https://www.indiatoday.in/india-today-i ... source=rssCovid-19: The bitter truth about using hydroxychloroquine as a preventive drug
Did the Indian Council for Medical Research factor in the extreme side effects and easy availability of this antimalarial drug before recommending it for those who face a high risk of coronavirus infection?
Sonali Acharjee, New Delhi, March 24, 2020
When the Indian Council for Medical Research (ICMR) released a statement on March 23 recommending use of the antimalarial drug hydroxychloroquine as a preventive medicine for those who face a high risk of coronavirus infection, C. Banerjee, a 69-year-old resident of Delhi’s Kalkaji, says the news gave him the shivers. In the 1980s, as cases of malaria began to increase in India, chloroquine (which is closely related to hydroxychloroquine) was widely prescribed. "It is like swallowing death," recounts Banerjee. Reported side effects of chloroquine include nausea, headache, mood swings, skin irritation, swelling, cramps, pale skin, muscle weakness, bleeding from nose and hearing problems. An overdose can result in death. Hydroxychloroquine too can lead to headaches, nausea, lowering of blood glucose, drowsiness, reduced appetite, depression, irreversible blindness, cramps and heart failure (if overdosed). "It leaves a horrible bitter taste in the mouth. I remember taking it and feeling faint, nauseous and terribly unwell. I hope the drug is different now," adds Banerjee.
Hydroxychloroquine is slightly more tolerable, but is equally dangerous in its side effects if taken without supervision, as is an entire class of anti-malarial drugs. It also bears similarities in its mode of action against malaria to the world’s first anti-malarial drug--quinine. In Peru, the Inca civilisation used the bark of the Cinchona plant to treat shivering (which many say could have been caused by malaria or low-grade fever). In 1633, this herbal medicine was introduced in Europe to reduce fever, but the compound quinine was first extracted from the bark in 1820. In 1944, it was synthesised in a laboratory and began to be used to treat malaria. There has never been a synthesis that can compete with the extraction from the bark. But in 1934, chloroquine was synthesised as a quinine alternative and eventually began to be used more popularly for malaria treatment, especially in areas where quinine resistance might have developed. Hydroxychloroquine came along in the 1950s, and is said to be slightly less extreme in side effects than both its predecessors. It is on the World Health Organization’s Model List of Essential Medicines, the safest and most effective drugs needed in a health system. Quinine itself is no longer on it.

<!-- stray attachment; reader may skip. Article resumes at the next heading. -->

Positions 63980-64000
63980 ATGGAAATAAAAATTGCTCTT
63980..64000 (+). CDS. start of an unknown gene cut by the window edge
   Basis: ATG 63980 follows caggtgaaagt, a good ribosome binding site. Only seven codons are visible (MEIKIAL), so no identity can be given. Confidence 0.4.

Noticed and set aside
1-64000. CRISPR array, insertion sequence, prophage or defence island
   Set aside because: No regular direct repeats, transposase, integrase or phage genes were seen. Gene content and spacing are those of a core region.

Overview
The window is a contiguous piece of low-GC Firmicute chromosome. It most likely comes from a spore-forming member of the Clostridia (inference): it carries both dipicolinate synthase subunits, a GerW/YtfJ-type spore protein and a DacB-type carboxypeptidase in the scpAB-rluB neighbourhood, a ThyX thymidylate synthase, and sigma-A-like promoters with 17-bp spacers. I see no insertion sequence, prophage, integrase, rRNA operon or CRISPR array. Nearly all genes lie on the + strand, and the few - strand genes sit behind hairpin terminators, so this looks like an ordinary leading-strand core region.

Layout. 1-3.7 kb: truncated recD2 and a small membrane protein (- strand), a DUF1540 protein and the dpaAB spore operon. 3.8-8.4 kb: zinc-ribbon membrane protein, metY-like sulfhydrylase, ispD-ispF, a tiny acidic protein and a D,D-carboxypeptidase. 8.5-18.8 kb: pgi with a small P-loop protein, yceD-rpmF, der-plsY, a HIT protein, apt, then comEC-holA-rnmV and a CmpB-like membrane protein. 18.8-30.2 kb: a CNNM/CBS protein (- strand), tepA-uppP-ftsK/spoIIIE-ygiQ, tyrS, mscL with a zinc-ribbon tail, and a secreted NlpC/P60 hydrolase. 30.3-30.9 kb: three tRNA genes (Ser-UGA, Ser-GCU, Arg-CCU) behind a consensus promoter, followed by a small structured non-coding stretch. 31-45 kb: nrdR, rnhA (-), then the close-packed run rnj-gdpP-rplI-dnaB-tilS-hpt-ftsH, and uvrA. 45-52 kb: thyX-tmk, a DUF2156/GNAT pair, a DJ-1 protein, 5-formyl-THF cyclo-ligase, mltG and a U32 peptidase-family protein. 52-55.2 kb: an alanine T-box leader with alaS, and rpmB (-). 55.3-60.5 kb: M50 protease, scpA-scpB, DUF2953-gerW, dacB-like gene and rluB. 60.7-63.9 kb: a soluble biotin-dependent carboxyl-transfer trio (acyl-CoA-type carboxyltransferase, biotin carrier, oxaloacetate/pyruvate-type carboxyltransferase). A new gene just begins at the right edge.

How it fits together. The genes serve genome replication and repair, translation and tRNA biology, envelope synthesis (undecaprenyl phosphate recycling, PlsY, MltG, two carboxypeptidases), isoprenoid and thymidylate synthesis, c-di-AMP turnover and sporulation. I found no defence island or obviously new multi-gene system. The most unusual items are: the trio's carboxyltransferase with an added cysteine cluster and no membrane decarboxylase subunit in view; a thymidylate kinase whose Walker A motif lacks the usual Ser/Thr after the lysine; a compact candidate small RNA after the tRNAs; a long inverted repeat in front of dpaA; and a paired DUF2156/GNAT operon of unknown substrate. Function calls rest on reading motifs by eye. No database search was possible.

There has been widespread uproar over the ICMR recommending the drug for protection against COVID-19. Doctors say the medical evidence is still too limited to be sure of hydroxychloroquine’s antiviral properties. The antiviral effects of chloroquine were described in a research paper published in The Lancet in 2003. Chloroquine exerts direct antiviral effects, inhibiting pH-dependent steps of the replication of several viruses, including members of the flaviviruses, retroviruses and coronaviruses,’ it noted. Both chloroquine and hydroxychloroquine were shown to inhibit SARS-CoV-2 in a lab setting, but a further study concluded that hydroxychloroquine was more potent than chloroquine, with a more tolerable safety profile. It has been used to study several viral infections, including Ebola, influenza and dengue. But several studies noted that meaningful action requires a large dose of the drug inside the cells, and it can increase toxicity, which is a key concern when using both the drugs.